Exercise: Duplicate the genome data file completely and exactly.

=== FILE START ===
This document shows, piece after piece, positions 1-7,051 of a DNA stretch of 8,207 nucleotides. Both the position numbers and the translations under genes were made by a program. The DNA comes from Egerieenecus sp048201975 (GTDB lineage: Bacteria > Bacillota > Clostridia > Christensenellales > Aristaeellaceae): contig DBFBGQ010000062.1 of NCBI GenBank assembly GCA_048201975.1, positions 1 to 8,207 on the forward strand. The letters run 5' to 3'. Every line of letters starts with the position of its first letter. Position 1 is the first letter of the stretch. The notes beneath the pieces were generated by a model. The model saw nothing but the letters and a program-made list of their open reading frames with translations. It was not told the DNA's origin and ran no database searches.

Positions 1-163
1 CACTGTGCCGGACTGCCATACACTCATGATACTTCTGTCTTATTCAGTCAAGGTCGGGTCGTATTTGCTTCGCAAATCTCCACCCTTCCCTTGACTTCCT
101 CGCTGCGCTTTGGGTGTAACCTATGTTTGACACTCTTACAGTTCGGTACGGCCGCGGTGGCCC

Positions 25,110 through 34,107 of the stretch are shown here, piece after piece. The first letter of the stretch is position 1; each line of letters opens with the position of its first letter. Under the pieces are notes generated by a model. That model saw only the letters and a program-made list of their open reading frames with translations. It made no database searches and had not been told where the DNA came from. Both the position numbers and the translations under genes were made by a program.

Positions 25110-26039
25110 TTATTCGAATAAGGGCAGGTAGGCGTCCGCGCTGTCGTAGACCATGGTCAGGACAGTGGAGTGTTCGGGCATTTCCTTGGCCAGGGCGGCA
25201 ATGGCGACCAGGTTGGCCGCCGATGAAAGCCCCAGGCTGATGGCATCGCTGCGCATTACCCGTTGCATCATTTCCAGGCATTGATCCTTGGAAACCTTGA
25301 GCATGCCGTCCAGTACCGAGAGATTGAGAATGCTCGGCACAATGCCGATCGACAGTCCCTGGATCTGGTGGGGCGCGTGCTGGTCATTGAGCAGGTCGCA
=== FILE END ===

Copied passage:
This document shows, piece after piece, positions 1-7,051 of a DNA stretch of 8,207 nucleotides. Both the position numbers and the translations under genes were made by a program. The DNA comes from Egerieenecus sp048201975 (GTDB lineage: Bacteria > Bacillota > Clostridia > Christensenellales > Aristaeellaceae): contig DBFBGQ010000062.1 of NCBI GenBank assembly GCA_048201975.1, positions 1 to 8,207 on the forward strand. The letters run 5' to 3'. Every line of letters starts with the position of its first letter. Position 1 is the first letter of the stretch. The notes beneath the pieces were generated by a model. The model saw nothing but the letters and a program-made list of their open reading frames with translations. It was not told the DNA's origin and ran no database searches.

Positions 1-163
1 CACTGTGCCGGACTGCCATACACTCATGATACTTCTGTCTTATTCAGTCAAGGTCGGGTCGTATTTGCTTCGCAAATCTCCACCCTTCCCTTGACTTCCT
101 CGCTGCGCTTTGGGTGTAACCTATGTTTGACACTCTTACAGTTCGGTACGGCCGCGGTGGCCC

Positions 25,110 through 34,107 of the stretch are shown here, piece after piece. The first letter of the stretch is position 1; each line of letters opens with the position of its first letter. Under the pieces are notes generated by a model. That model saw only the letters and a program-made list of their open reading frames with translations. It made no database searches and had not been told where the DNA came from. Both the position numbers and the translations under genes were made by a program.

Positions 25110-26039
25110 TTATTCGAATAAGGGCAGGTAGGCGTCCGCGCTGTCGTAGACCATGGTCAGGACAGTGGAGTGTTCGGGCATTTCCTTGGCCAGGGCGGCA
25201 ATGGCGACCAGGTTGGCCGCCGATGAAAGCCCCAGGCTGATGGCATCGCTGCGCATTACCCGTTGCATCATTTCCAGGCATTGATCCTTGGAAACCTTGA
25301 GCATGCCGTCCAGTACCGAGAGATTGAGAATGCTCGGCACAATGCCGATCGACAGTCCCTGGATCTGGTGGGGCGCGTGCTGGTCATTGAGCAGGTCGCA